I suppose this is a variation of the old causation objection to presentism.

8 comments:

Maynard said...

Dr. Pruss:

Hello. Thanks for maintaining a fascinating blog. I was wondering if I might temporarily step into it and raise a question. I beg your pardon ahead of time because it's not strictly related to the issue(s) at hand.

My question specifically concerns truthmaker theory on which the grounding objection is putatively based and the alleged relation between truthmakers and truthbearers. Suppose we define truthmaker theory as holding that true propositions (truthbearers) are made true by certain entities (truthmakers). And suppose we identify a truthmaker as that entity in virtue of which a proposition is made true. Then, for any true proposition P, there’s a corresponding entity (or state of affairs) Q which makes P possess the truth-value “true.”

Bearing in mind that many truthmaker theorists deny truthmaker maximalism, along with the supposition that the relation between truthmakers and truthbearers is a causal one, here’s my question: if truthmaker theory has as its content a central proposition, then, according to the theory, does that proposition require a truthmaker? But if this is the case, then truthmaker theory seems to presuppose itself in its very formulation. And how would one avoid engendering an infinite regress of truthmakers? Perhaps a truthmaker theorist will suggest that such a proposition (the central proposition) is among those which don’t require a truthmaker, but I wonder if this reply, while possible, is simply ad hoc and question-begging.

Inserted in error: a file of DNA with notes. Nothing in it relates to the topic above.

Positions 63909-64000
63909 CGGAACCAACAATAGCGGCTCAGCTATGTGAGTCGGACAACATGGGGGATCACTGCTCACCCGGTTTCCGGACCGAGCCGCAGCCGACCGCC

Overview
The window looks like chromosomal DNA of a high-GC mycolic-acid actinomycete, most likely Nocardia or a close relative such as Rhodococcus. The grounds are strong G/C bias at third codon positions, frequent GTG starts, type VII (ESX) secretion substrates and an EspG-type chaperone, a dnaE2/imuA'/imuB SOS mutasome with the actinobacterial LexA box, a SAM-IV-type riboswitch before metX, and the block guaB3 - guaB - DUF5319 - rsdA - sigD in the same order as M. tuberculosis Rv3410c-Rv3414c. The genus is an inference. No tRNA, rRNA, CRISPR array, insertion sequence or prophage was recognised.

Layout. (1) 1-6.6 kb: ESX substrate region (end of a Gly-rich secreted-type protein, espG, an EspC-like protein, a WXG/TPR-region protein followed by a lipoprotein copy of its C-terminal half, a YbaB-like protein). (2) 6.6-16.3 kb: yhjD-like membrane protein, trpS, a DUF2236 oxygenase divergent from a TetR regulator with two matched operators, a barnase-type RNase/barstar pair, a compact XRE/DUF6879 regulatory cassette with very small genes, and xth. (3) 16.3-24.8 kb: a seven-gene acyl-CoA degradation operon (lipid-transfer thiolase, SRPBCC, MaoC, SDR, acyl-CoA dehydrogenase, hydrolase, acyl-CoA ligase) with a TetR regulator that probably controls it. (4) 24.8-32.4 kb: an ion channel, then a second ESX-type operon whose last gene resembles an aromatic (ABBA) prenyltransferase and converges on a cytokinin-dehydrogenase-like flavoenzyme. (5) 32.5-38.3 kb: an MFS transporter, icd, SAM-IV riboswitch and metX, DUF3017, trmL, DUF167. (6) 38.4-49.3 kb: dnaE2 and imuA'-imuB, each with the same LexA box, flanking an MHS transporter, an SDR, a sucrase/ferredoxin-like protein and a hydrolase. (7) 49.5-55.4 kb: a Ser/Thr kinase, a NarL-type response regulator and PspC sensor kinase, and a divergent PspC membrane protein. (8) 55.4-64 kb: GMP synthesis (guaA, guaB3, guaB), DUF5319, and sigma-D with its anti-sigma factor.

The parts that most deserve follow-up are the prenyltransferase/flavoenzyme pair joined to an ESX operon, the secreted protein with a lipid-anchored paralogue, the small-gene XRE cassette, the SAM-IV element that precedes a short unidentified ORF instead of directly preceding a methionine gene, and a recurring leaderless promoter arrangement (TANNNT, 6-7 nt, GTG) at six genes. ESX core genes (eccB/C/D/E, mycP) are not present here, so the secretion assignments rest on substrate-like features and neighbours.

I’m not as acquainted with truthmaker theory as I’d prefer, so it may very well be that my question rests upon a confusion.

Thanks for your time.

Peace,

-- Marc

Alexander R Pruss said...

Thanks for the interesting question.

I don't know that anybody thinks the truthmaker-truthbearer relationship is causal.

I am not sure I see why truthmaker theory's requiring a truthmaker is a circularity. Consider this theory: "All theories are produced by people." This theory, according to itself, requires an author. And that's not a problem.

As for regress, I don't see how one gets off the ground. Let T be the central proposition of truthmaker theory. T has some entity, E, as a truthmaker. But how do I get the second step of the regress? Do I ask what the truthmaker of "E exists" is? That's an easy question to answer. The truthmaker of "E exists" is E. Maybe one should ask: "What is the truthmaker of the proposition that E makes T true?" Maybe E and T taken together?